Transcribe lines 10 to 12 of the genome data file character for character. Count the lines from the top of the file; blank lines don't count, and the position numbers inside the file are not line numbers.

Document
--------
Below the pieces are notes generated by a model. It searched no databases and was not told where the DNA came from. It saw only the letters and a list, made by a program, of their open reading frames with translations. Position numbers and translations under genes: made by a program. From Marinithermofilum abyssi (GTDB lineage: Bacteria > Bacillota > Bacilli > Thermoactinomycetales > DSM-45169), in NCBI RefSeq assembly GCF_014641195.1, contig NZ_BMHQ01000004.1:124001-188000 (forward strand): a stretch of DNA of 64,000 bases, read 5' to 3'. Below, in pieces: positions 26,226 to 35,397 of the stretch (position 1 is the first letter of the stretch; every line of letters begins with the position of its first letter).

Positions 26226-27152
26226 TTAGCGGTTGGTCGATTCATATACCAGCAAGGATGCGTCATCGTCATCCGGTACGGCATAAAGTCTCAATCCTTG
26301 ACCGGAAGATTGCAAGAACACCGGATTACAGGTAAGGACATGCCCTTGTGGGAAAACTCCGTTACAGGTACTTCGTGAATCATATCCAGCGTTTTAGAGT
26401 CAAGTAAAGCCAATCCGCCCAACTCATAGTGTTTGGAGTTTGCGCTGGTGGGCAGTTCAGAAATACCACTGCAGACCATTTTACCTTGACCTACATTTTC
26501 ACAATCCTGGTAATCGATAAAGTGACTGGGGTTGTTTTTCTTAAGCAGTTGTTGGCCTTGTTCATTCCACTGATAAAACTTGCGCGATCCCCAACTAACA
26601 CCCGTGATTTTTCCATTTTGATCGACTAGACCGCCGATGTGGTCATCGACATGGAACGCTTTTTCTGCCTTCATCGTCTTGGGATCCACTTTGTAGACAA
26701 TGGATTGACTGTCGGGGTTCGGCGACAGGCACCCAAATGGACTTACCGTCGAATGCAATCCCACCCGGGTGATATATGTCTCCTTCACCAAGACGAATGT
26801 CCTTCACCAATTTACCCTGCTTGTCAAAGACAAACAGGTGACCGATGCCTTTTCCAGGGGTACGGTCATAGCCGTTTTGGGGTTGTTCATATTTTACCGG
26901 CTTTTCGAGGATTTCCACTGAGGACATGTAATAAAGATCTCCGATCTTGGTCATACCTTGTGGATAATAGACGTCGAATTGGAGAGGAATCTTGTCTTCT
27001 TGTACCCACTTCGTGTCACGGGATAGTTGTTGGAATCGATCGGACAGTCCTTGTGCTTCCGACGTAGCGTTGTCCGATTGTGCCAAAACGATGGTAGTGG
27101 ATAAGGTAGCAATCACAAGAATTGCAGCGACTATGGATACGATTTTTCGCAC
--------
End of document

26901 CTTTTCGAGGATTTCCACTGAGGACATGTAATAAAGATCTCCGATCTTGGTCATACCTTGTGGATAATAGACGTCGAATTGGAGAGGAATCTTGTCTTCT
27001 TGTACCCACTTCGTGTCACGGGATAGTTGTTGGAATCGATCGGACAGTCCTTGTGCTTCCGACGTAGCGTTGTCCGATTGTGCCAAAACGATGGTAGTGG
27101 ATAAGGTAGCAATCACAAGAATTGCAGCGACTATGGATACGATTTTTCGCAC